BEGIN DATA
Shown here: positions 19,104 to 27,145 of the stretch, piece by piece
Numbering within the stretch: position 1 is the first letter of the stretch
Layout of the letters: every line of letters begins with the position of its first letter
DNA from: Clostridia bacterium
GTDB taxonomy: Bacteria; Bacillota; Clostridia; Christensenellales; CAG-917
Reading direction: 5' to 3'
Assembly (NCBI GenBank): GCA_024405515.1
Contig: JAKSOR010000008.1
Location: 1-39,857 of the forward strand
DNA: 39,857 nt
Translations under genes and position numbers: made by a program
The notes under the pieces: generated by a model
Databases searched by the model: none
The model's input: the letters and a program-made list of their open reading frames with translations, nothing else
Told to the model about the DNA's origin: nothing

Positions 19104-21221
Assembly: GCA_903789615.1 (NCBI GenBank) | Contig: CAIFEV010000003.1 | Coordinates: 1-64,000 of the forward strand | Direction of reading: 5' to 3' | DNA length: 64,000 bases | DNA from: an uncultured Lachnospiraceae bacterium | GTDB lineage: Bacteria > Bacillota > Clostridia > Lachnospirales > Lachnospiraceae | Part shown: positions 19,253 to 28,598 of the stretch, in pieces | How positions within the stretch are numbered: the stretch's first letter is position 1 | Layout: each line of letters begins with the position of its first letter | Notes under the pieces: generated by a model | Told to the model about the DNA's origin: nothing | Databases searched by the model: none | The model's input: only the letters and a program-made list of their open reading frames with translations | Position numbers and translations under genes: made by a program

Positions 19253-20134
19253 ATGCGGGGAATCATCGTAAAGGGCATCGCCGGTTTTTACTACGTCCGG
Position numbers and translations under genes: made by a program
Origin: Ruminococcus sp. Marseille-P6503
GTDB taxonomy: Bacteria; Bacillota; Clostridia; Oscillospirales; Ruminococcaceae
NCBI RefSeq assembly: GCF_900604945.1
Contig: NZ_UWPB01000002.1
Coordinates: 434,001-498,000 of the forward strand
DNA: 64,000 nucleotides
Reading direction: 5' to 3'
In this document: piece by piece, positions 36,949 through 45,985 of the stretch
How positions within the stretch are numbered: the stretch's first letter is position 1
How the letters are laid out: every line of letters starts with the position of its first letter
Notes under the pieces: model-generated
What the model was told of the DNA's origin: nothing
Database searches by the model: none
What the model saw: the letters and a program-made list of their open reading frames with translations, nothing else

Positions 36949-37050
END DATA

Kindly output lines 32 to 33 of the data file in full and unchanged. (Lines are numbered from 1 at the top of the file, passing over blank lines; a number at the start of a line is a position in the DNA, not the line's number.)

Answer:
What the model was told of the DNA's origin: nothing
Database searches by the model: none